President Donald Trump’s nominee to be his next attorney general sent an unsolicited memo to the Department of Justice in June to criticize special counsel Bob Mueller’s probe, The Wall Street Journal reported.
William Barr, a former George H. W. Bush attorney general who was tapped by Trump to head the Justice Department once again, wrote to the DOJ that the investigation into possible obstruction by the president was based on a “fatally conceived” theory.
“Mr. Barr’s memo is peppered with strongly worded phrases about the peril he sees in Mr. Mueller’s reading of the law, as he understood it,” The Wall Street Journal reported. “He described Mr. Mueller’s approach as ‘grossly irresponsible’ with ‘potentially disastrous implications’ for the executive branch. He also wrote: ‘Mueller should not be permitted to demand that the President submit to interrogation about alleged obstruction.’”
The DOJ told The Journal that Barr wrote the memo “on his own initiative.”
“It is hard to imagine a more invasive approach encroachment on Executive Authority,” Barr wrote.
Barr’s confirmation proceedings have yet to begin. Matthew Whittaker, a frequent critic of the Mueller probe, is currently serving as Trump’s acting attorney general.
According to a report from CNN, the Department of Justice has determined that Whittaker does not need to recuse himself from the probe.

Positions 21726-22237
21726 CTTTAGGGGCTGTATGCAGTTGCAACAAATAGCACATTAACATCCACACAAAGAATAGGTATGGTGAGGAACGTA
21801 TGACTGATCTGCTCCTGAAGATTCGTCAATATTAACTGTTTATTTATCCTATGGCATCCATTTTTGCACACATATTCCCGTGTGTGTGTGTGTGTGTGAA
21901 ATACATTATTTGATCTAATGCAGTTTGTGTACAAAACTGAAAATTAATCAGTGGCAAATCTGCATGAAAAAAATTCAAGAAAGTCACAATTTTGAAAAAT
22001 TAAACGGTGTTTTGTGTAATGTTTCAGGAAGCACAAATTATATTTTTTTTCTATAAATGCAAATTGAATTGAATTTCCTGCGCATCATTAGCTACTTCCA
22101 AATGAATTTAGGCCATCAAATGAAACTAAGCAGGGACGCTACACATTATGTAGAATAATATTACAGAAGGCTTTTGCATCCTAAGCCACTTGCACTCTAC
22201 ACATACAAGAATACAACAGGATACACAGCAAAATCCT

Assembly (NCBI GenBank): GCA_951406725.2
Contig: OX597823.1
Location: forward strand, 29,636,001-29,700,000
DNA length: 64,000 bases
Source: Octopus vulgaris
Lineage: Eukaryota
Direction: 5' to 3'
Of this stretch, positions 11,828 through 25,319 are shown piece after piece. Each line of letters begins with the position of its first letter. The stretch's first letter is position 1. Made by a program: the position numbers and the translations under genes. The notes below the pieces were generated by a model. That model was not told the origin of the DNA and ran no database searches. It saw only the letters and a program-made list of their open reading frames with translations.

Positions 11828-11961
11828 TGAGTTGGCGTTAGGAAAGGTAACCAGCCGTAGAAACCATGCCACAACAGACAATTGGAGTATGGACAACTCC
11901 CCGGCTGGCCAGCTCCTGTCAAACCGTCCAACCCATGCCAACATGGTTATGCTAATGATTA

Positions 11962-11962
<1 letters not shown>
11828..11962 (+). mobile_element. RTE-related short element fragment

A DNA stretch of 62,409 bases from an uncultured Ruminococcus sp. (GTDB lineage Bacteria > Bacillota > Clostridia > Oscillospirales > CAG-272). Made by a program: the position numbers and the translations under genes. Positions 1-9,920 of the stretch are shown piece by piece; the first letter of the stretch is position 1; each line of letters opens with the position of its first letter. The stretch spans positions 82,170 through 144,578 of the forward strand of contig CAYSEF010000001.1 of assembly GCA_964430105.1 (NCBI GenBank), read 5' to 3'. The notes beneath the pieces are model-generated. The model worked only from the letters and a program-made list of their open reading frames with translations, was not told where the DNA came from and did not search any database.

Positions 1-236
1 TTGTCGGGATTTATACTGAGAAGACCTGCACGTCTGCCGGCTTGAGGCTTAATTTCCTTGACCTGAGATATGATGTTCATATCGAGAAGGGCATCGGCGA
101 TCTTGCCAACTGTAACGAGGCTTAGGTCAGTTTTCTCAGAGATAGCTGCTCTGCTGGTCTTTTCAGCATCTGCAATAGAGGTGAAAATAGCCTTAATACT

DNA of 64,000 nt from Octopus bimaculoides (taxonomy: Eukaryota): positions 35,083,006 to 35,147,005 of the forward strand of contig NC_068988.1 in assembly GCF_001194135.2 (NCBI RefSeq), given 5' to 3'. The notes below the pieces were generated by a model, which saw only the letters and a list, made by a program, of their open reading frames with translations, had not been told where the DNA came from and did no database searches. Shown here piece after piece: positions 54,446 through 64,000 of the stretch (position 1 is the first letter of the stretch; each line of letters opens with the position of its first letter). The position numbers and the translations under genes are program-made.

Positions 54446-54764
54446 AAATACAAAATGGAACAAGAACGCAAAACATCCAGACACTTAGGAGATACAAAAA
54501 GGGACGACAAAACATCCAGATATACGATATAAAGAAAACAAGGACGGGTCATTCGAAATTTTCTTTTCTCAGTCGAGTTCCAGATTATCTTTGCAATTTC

Barr has publicly criticized Mueller:
Barr earlier this year accused Mueller’s team of “leaking.”
“Leaks by any investigation are deplorable and raise questions as to whether there is an agenda,” Barr told The Hill.
He also suggested that Mueller’s team was biased because some of its members had donated to Democratic candidates.
Barr has called for Clinton investigation:
Last year, Barr told The New York Times that there was more basis to investigate the Clinton-Uranium One deal than possible Trump-Russia collusion.
“To the extent it is not pursuing these matters, the department is abdicating its responsibility,” he said.
“I don’t think all this stuff about throwing [Clinton] in jail or … that she should be prosecuted is appropriate, but I do think that there are things that should be investigated that haven’t been investigated,” he told The Washington Post later that month.